• Percentage of creative businesses operating for three years or more
  • Level of business investment in culture and sport.

Intermediate outcome indicators may also include non-cultural or sporting indicators that are short- to medium-term ‘proxy' measures for the overarching strategic outcomes.

Examples include:

  • Percentage of (unemployed) young people and adults participating in regular volunteering
  • Number of new mutuals and cooperatives created to deliver public services
  • Percentage of public assets and facilities run by civil society organisations or small and medium-sized enterprises (SMEs)
  • Total number of tourists or first-time visitors to the area
  • Growth in tourism per year and visitor spend (£ million).

Service outcome indicators

These are indicators specific to culture and sport.

Examples include:

  • Percentage of: 
    - total income from culture and sport facilities and events that is earned income 
    - increase in jobs in the creative economy 
    - participants in formal or informal cultural and sport learning opportunities who achieve accreditation or qualifications
    - users satisfied with culture and sport provision in their local area
    - culture and sport facilities and services achieving nationally or internationally recognised accreditation standards or design awards 
    - tourists who include culture and sport facilities or events among their reasons for visiting 
    - young people and adults regularly volunteering in culture or sport.
  • Gross value added (GVA) of the culture and sport sector and or creative economy (per head of population)
  • Contribution per year of the culture and sport sector or creative economy to the UK economy as measured by gross domestic product (GDP).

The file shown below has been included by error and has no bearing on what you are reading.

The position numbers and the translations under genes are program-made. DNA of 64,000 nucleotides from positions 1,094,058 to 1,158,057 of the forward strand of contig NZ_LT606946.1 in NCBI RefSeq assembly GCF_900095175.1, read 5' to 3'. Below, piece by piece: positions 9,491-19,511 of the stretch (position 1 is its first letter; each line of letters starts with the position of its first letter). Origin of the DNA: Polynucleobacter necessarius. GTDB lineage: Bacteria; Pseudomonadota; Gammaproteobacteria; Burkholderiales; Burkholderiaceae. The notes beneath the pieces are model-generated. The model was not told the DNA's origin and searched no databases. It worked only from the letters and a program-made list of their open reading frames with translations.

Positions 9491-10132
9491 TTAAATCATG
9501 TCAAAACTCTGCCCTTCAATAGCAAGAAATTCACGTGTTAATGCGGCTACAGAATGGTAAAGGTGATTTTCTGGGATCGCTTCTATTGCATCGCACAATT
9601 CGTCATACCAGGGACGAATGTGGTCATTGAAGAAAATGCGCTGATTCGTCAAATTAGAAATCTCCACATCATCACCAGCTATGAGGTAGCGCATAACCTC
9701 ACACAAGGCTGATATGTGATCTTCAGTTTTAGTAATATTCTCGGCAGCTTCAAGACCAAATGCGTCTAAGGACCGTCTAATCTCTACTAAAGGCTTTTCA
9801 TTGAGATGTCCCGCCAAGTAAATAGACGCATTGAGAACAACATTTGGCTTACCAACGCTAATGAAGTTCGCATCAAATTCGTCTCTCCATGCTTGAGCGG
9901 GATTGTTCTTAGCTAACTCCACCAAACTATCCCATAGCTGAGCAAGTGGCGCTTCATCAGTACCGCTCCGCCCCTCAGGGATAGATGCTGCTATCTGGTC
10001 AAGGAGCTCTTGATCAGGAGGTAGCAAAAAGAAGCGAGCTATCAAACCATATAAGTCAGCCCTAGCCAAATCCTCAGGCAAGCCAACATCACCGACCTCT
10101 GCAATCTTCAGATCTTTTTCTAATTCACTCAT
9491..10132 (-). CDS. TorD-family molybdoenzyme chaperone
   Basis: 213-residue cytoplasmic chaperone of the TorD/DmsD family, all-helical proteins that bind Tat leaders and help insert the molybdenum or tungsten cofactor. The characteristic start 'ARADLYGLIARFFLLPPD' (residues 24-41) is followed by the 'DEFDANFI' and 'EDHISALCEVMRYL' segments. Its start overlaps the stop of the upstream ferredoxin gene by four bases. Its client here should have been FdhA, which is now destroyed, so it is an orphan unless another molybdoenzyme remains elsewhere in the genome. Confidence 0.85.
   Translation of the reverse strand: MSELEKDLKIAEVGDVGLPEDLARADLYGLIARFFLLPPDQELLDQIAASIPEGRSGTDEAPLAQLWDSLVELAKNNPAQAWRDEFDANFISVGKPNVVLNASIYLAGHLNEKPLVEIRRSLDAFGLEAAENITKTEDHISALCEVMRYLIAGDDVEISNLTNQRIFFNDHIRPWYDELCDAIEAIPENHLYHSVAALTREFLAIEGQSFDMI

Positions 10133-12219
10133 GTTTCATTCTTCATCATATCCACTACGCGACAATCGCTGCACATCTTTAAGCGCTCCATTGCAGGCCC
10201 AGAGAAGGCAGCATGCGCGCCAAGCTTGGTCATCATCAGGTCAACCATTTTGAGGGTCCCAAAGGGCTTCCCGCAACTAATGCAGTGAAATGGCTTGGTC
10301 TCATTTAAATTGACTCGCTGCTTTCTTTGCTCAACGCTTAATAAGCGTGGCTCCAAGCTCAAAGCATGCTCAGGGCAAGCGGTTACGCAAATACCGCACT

Where possible, indicators should be broken down further, for example, by geographic area or target wards or by specific groups, such as different age groups or disadvantaged or vulnerable groups. They can also be broken down to differentiate in-house, commissioned or external provision.

Service output indicators

These indicators are also specific to culture and sport.

Examples include:

  • Net expenditure on culture and sport provision per head of population
  • Number of person days of employment bought by culture and sport capital projects
  • Value of goods and or services purchased by culture and sport providers from local businesses or people
  • Number in employment, education or training with local culture and sport businesses or providers
  • Number of historic buildings brought back into use
  • Total number of attendances, visits or participants in culture and sport (per 1,000 population)
  • Number of participants in culture and sport volunteering schemes
  • Percentage of users satisfied with specific culture and sport facilities, services or events.

Where possible, indicators should be broken down further, for example, by geographic area or target wards or by specific groups, such as different age groups or disadvantaged or vulnerable groups. They can also be broken down to differentiate in-house, commissioned or external provision.


Page updated May 2012.

 

27 June 2012